- Size: 13.5” long with 21” wingspan.
- Color: males in breeding plumage have nearly black head with purplish-green iridescence and a large white patch on the back, body has black back and white undersides. Females a dark dusky gray with white patch near ear. Both have white wing patch visible in flight.
- Habitat: winters in bays and coastal waters, nests in Canada.
- Where and when to observe: seen in brackish waterways and along coasts like Jamaica Bay, Fort Tilden and Floyd Bennett Field.
Sometimes just the far-off flash of white on the water is the first clue that the Buffleheads have arrived for the winter!
Such jaunty bright white feathers on the head sharply contrast with overall dark coloring of the male’s showy breeding plumage in October through May when they arrive in our area. Females sport far more muted plumage but a white spot near the ear helps with identification.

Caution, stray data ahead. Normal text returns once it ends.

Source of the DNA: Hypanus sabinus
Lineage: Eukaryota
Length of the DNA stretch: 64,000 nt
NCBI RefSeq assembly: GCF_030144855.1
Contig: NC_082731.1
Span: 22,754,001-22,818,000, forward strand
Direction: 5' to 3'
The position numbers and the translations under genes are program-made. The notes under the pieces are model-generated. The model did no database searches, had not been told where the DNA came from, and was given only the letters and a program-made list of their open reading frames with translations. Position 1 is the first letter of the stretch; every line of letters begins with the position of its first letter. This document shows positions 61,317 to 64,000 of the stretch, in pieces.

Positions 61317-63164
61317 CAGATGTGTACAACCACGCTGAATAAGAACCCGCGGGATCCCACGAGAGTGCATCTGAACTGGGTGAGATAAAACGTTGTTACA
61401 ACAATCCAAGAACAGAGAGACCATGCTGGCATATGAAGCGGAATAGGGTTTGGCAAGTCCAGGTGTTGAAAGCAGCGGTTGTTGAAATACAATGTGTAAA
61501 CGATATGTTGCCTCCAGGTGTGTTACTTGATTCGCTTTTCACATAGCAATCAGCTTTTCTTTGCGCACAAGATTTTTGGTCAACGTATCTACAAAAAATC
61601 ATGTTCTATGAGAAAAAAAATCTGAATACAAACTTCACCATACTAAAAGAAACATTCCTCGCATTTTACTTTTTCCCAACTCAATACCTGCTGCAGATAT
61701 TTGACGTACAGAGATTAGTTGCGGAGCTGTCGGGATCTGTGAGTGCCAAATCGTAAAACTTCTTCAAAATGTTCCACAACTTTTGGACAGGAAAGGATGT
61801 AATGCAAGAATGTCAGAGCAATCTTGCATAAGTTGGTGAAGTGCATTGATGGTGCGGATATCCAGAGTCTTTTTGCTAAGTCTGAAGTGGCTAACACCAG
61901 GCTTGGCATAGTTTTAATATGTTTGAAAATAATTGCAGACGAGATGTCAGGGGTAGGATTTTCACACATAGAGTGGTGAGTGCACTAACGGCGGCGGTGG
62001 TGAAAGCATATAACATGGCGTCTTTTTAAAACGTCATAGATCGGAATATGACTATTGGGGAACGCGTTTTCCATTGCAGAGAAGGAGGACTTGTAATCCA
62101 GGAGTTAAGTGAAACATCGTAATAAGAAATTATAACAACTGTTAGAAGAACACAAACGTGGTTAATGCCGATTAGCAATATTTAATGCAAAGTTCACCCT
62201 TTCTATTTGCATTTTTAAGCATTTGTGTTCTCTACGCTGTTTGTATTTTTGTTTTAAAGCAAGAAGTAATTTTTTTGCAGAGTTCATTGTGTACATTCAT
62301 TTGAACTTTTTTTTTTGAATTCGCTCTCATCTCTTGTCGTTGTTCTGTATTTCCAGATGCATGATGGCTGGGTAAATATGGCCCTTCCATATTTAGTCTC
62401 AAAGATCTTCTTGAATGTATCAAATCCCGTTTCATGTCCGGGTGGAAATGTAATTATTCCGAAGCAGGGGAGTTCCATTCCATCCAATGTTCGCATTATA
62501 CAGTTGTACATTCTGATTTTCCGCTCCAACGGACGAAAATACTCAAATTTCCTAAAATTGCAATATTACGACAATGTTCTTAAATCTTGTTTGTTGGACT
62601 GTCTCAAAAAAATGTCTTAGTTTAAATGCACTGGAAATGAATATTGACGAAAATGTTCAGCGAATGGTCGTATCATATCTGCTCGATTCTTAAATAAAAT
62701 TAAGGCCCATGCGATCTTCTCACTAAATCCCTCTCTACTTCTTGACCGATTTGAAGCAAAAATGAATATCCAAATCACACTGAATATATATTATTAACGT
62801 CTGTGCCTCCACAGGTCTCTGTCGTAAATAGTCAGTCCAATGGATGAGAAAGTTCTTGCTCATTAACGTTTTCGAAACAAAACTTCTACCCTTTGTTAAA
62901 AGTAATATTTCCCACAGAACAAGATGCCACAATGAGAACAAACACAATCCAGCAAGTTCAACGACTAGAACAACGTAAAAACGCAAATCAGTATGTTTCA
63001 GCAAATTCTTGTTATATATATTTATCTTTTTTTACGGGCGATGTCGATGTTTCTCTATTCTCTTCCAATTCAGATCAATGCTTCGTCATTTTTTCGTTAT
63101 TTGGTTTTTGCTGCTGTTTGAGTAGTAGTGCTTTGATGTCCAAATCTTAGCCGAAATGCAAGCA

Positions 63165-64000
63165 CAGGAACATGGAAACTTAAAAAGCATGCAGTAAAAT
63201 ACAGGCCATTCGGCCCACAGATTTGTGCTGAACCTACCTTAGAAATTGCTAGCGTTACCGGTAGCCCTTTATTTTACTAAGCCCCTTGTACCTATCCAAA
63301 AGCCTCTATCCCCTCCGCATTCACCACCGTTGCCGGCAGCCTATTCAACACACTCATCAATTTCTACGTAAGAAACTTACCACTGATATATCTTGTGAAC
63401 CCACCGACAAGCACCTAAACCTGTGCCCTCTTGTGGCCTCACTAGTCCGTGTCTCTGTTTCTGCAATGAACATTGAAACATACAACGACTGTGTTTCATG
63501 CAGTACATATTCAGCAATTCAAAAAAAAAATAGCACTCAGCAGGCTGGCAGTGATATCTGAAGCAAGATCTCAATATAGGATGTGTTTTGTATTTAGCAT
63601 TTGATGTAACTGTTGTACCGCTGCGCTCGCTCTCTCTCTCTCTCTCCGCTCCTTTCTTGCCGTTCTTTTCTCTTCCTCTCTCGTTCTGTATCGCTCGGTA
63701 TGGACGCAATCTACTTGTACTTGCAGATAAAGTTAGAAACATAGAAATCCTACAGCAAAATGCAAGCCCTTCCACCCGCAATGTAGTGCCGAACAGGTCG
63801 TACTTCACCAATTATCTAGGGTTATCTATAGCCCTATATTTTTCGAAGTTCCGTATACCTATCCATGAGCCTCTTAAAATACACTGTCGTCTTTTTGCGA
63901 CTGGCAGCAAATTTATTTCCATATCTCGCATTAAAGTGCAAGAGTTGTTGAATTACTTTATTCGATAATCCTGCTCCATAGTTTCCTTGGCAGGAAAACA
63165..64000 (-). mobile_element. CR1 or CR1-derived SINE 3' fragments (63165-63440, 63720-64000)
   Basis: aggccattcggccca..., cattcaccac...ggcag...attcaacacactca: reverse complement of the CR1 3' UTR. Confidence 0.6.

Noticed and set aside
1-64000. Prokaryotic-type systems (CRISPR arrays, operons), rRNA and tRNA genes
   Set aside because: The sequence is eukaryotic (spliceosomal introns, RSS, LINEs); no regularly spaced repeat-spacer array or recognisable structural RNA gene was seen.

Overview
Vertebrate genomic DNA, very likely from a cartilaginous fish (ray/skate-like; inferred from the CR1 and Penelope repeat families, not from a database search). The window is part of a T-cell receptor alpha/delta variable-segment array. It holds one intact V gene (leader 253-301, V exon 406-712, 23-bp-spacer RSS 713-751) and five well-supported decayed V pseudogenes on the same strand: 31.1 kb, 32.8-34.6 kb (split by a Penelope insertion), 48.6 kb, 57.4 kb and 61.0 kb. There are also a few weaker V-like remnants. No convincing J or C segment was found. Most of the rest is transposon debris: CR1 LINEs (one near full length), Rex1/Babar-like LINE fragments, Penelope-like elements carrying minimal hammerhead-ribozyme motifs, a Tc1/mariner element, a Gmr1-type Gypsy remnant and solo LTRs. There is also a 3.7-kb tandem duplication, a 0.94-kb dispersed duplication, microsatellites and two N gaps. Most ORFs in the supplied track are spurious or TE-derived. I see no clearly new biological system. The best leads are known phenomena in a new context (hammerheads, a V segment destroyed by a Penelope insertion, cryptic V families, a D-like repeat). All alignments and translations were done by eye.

Our smallest diving duck, Buffleheads feed on insects, crustaceans, and mollusks which they swallow while still underwater. They winter as far south as Mexico near shallow salt water areas, lakes and rivers – look for them assembled in small groups along our coastal waters including Jamaica Bay Wildlife Refuge, Fort Tilden, and Floyd Bennett Field.
Buffleheads begin to migrate north to Canada in spring where they nest in tree cavities. Females lay 8-10 eggs that hatch in approximately one month. Chicks are precocial – able to feed and keep themselves warm – soon after hatching and fledge in about 50 days.
Excessive hunting in the early 20th century seriously impacted Bufflehead populations, but thankfully the species has since rebounded, more than doubling their numbers between 1955 and 1992, though year-to-year fluctuations may occur.
- All About Birds: Bufflehead by the Cornell Lab of Ornithology accessed on 1/16/09 at: http://www.allaboutbirds.org/guide/bufflehead/id
- The Birder’s Handbook: A Field Guide to the Natural History of North American Birds by Paul R. Ehrlich, David S. Dobkin, and Darryl Wheye, published 1988 by Simon and Schuster.
- The Sibley Guide to Birds by David Allen Sibley, published 2000 by Chanticleer Press.
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